Sunday, October 29, 2017
The case for a rate rise may be weak - but the Bank should do it
Posted by David Smith at 09:00 AM
Category: David Smith's other articles


My regular column is available to subscribers on This is an excerpt.

Small numbers can make a big difference. Had the third quarter gross domestic product figures come in at 0.3% a few days ago, this column would have been a lot more challenging to write. Yes, a rate rise this week from the Bank of England would still have been more likely than not, but it would have been a very close call.

As it was, of course, the GDP figure came in at 0.4%, weak by normal standards but stronger than the Bank and the markets expected. Now it will be a considerable surprise if we do not see a quarter-point rate hike on Thursday.

It is not, of course, a nailed-on certainty. When the Bank said in September that a majority of members of the monetary policy committee (MPC) favoured what is described as a removal of some monetary stimulus in coming months, it did not name a date.

Two MPC members, Sir Jon Cunliffe and Sir Dave Ramsden, have indicated that they will not be supporting a hike. The small difference in the GDP number may not have convinced them that growth is anything but weaker than it should be.
They may also be worried about what is coming down the track. Ramsden was the Treasury’s top economist while Cunliffe led the work 14 years ago on Gordon Brown’s famous “five tests” exercise, which kept Britain out of the euro.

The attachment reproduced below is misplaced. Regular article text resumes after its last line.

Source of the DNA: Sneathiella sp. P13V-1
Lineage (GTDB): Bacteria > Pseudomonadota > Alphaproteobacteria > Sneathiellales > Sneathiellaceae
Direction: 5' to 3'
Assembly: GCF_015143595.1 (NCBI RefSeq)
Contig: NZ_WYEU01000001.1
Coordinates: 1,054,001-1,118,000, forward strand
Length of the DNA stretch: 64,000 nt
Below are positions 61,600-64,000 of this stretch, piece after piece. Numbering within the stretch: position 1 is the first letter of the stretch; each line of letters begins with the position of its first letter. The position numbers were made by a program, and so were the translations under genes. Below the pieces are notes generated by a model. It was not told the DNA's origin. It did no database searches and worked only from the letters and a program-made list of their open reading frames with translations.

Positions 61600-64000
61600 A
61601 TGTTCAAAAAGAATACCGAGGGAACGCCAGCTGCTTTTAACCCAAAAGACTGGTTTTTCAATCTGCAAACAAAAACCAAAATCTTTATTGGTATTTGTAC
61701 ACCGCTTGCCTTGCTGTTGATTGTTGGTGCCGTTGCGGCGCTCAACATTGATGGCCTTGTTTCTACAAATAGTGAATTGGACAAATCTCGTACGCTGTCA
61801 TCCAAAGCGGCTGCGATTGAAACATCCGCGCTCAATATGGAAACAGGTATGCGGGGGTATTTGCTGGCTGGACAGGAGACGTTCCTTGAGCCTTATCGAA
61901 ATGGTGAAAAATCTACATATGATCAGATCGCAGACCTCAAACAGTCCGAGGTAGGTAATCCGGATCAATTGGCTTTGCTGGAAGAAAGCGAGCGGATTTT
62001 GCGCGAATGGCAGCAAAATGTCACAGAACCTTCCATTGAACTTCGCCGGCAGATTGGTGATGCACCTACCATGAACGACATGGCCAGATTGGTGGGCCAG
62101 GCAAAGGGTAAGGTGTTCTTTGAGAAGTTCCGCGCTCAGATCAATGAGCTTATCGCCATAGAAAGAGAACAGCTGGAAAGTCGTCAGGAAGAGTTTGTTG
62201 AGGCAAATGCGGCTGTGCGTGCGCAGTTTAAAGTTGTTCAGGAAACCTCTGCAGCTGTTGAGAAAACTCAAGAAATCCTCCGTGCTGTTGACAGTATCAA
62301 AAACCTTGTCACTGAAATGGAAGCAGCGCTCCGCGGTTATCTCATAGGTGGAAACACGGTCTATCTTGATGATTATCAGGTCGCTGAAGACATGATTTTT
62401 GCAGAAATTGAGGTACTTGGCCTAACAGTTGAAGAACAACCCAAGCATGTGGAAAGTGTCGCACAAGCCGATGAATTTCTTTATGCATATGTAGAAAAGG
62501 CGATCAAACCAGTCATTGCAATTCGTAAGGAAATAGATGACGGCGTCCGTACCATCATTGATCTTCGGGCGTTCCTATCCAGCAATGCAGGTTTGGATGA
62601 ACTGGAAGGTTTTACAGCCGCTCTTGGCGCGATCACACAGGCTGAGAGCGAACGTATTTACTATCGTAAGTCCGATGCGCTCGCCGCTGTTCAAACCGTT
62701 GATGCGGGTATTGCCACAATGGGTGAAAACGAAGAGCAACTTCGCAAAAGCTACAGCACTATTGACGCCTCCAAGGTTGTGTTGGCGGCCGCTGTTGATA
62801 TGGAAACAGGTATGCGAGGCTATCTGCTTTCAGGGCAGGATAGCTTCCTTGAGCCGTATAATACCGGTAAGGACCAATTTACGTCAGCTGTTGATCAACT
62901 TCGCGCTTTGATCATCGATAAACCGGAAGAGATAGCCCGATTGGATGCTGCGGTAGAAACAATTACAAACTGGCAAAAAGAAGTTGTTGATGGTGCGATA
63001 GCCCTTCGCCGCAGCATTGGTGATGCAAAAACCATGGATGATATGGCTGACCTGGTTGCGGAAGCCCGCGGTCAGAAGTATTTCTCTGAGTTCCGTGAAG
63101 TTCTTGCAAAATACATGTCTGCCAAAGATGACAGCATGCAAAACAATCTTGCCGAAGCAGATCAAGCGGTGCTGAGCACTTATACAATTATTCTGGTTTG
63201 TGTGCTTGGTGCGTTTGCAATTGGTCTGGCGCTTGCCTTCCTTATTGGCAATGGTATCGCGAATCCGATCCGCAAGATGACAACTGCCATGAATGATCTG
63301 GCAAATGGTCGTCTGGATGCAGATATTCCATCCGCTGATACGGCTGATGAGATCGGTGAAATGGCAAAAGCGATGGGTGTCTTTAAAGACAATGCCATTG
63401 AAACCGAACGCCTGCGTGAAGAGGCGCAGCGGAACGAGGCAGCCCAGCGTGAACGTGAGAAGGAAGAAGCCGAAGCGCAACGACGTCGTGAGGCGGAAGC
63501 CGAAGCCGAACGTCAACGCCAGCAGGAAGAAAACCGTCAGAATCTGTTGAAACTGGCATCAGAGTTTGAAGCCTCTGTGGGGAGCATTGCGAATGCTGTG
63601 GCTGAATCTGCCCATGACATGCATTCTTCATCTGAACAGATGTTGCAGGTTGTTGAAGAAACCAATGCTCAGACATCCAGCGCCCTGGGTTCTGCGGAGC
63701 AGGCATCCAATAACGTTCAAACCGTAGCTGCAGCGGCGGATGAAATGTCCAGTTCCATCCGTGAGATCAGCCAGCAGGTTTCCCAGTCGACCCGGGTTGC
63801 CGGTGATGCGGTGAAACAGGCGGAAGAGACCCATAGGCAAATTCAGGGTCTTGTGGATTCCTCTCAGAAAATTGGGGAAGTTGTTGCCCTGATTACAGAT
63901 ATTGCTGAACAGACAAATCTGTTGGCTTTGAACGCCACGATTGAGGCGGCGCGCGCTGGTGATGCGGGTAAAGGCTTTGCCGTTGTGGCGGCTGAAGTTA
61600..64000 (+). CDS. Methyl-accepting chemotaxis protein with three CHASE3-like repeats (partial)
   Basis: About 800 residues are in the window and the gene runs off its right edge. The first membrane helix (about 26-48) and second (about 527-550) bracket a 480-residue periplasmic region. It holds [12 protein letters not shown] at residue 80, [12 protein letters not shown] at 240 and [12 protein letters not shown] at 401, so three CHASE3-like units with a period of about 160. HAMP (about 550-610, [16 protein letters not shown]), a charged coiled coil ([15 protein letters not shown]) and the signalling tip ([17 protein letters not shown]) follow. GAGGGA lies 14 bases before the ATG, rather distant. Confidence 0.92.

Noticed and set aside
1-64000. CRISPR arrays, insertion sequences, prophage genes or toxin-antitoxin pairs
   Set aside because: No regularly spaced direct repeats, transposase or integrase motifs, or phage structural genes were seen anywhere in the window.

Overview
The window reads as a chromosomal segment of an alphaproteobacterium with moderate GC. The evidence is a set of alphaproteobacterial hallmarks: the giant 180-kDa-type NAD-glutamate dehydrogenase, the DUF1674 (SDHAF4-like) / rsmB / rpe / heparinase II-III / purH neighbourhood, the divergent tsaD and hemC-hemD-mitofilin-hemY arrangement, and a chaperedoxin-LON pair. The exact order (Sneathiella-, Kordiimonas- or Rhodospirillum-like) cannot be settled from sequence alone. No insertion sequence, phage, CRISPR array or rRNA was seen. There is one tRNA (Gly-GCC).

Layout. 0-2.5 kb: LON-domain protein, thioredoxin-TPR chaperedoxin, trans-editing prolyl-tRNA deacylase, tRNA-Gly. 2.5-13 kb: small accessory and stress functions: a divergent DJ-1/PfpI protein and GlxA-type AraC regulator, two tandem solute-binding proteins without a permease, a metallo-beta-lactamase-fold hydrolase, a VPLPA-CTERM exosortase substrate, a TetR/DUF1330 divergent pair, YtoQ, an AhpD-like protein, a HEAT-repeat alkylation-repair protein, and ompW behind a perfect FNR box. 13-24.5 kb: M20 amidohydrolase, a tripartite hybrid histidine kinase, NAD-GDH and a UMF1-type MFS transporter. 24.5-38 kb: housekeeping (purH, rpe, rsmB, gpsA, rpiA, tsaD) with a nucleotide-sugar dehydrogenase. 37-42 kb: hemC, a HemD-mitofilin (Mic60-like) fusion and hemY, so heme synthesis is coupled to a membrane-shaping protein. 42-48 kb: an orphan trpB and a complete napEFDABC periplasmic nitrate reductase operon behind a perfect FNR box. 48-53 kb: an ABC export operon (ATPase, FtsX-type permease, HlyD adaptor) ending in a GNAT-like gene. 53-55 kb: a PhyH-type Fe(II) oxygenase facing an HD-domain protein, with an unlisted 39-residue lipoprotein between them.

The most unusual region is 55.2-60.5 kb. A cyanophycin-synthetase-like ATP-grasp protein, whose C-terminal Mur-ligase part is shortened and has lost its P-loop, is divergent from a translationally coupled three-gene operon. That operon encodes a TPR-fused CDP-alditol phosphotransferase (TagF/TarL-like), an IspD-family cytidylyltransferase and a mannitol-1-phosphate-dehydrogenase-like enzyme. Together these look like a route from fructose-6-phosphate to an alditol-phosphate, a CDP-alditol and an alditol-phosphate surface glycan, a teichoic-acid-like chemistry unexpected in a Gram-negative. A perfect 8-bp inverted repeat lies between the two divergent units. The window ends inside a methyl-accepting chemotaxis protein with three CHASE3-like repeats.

Even so, the expectation is that they will be in a minority on Thursday, with the City looking for a 7-2 vote for a hike. That, perhaps, is the Bank’s first difficulty.
In the long wait for an interest rate hike, which now stretches for more than 10 years, I had always thought that when the moment came it would be a big and important enough moment for it to be a unanimous vote.

Others disagreed but my argument was that if you could not convince everybody around the table of the need for a tightening, how could you expect to convince the public and business?

This brings me onto the Bank’s second problem. Again, when thinking ahead to this point, I expected we would reach a time when the case for a rise in interest rates would be both unanswerable and easy to explain in layman’s terms.